Florida voters are poised to make some patients in the state users of medical marijuana. So far, 25 states and the District of Columbia have legalized medical marijuana while three states and D.C. have legalized marijuana for recreational use. Besides Florida, Missouri and Arkansas will also have medical marijuana legalization on the ballot in November.
More than 60% of Floridians must vote to support Florida Amendment 2 to legalize medical marijuana in the state constitution. Polling has found a high percentage of voters favor medical marijuana.
Florida already allows use of cannabidiol, or CBD, a compound found in marijuana that is favored for pain and anxiety relief without the psychoactive effects of THC. Earlier this year, the state passed legislation allowing people who are terminally ill to use medical cannabis.
Debate over Florida Amendment 2 centers around the need for medical marijuana and whether the proposal is a gateway to recreational legalization of cannabis.
Here's what you need to know about this year's amendment:
The amendment would allow doctors to send patients to state-regulated dispensaries to pick up marijuana for a medical condition, like cancer, epilepsy or PTSD.
What the amendment does
A doctor recommending a patient take marijuana would not technically be a prescription, as cannabis is still classified as Schedule I — drugs that are considered highly addictive with no medical use — under federal law. Because of that classification, a doctor could lose their license if they prescribe marijuana.
The amendment could set up thousands of medical dispensaries around Florida. Some dispensaries already exists because of a 2014 Florida law that allows doctors to give patients a low-THC forms of cannabis called "Charlotte's Web."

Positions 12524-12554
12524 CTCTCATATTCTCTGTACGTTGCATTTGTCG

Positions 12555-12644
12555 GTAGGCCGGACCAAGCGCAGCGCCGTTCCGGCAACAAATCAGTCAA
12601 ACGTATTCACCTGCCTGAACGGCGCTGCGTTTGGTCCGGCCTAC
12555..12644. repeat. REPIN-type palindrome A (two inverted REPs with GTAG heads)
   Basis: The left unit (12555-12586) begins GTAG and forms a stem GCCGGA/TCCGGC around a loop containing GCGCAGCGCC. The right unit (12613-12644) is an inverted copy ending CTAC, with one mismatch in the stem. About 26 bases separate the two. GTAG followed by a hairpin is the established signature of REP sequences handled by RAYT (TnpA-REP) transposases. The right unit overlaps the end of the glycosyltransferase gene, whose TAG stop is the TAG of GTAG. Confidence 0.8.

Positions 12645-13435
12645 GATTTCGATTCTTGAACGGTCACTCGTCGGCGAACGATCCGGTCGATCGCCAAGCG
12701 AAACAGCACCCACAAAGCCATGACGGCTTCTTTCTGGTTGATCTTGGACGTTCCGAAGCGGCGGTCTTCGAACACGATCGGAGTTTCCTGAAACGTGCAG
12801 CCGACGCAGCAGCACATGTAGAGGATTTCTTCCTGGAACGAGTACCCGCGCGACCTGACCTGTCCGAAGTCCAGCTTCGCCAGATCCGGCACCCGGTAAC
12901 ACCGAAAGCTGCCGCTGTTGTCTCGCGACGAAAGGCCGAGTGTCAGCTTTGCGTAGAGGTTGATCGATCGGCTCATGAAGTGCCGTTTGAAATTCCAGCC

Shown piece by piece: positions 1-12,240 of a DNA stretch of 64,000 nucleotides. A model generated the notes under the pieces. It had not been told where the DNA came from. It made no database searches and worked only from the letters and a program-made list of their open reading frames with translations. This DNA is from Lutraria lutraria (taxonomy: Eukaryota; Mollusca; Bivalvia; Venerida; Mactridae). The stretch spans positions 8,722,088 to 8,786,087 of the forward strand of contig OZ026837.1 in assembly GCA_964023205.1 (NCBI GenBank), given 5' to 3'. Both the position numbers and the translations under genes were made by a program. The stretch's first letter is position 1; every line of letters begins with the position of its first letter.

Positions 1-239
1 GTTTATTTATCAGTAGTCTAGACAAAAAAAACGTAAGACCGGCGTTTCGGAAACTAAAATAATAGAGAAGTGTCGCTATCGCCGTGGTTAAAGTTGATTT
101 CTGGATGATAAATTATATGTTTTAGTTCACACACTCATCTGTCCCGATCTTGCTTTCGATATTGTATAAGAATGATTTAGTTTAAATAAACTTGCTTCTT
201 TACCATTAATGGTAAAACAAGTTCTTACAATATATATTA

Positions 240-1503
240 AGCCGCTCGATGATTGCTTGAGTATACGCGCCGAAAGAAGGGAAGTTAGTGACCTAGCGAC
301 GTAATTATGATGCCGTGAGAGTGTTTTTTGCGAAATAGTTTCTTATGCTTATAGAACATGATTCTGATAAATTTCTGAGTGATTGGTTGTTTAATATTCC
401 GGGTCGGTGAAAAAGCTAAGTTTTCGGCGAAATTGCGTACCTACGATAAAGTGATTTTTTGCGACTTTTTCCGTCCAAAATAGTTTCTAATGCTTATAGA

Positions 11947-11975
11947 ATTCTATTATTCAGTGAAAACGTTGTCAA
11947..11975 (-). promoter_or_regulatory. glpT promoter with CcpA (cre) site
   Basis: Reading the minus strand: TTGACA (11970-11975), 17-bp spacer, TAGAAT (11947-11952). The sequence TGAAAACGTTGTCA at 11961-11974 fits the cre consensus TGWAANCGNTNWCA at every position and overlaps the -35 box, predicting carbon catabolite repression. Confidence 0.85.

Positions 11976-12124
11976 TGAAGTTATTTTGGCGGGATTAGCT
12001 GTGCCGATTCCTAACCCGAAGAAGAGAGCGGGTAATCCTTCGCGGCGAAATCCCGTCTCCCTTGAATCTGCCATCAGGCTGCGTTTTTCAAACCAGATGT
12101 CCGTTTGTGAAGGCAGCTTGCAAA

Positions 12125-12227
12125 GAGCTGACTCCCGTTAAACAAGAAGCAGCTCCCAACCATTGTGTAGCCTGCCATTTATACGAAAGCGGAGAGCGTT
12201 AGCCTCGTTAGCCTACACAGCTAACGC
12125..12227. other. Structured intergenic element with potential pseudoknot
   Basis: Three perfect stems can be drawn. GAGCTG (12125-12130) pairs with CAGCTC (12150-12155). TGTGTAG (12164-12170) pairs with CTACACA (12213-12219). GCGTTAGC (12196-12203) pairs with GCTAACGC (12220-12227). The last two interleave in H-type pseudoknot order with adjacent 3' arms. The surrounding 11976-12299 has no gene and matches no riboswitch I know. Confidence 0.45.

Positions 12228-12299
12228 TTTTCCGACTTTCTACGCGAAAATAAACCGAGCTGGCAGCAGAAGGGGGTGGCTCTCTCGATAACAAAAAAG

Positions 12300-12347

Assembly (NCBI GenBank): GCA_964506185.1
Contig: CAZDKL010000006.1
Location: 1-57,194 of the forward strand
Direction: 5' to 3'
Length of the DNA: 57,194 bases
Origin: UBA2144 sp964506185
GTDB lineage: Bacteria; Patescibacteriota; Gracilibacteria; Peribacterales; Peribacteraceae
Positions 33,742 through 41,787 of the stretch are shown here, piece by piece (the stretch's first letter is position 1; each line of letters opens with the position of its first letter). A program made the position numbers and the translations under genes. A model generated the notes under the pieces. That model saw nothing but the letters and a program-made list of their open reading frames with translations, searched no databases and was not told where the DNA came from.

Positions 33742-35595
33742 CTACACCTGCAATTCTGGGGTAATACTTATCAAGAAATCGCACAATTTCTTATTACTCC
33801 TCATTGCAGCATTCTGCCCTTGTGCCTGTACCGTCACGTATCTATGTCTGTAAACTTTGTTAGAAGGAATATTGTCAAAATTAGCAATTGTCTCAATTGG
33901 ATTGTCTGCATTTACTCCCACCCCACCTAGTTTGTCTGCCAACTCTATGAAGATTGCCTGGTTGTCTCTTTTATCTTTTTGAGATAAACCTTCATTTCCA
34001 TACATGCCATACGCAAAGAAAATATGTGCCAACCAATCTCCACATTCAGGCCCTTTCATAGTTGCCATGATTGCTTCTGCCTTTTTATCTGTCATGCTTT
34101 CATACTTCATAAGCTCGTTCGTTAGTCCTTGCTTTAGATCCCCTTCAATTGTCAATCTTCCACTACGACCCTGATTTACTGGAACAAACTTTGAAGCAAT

The case for the amendment...
Proponents of Florida Amendment 2 say research proves marijuana helps patients who suffer from a wide range of medical diseases and conditions. "Cocaine, morphine and methamphetamine may all be legally administered to patients — so why not marijuana," United for Care, the group backing the amendment, says on its website.
This is not the first time Florida residents have voted on medical marijuana legalization. In 2014, a similar amendment narrowly failed to reach 60% of the vote needed to pass. This year, the amendment more clearly defines what medical conditions will be covered and requires parental consent for use of marijuana by minors.
...and the case against
Some Florida doctors have said they do not see a medical value to cannabis. The Florida Medical Association opposes the amendment. Others worry medical marijuana is a pathway to legalization. "As a physician, I don't want medical marijuana to be the lead-in to a legalization of marijuana," a Florida doctor told local television station WBBH.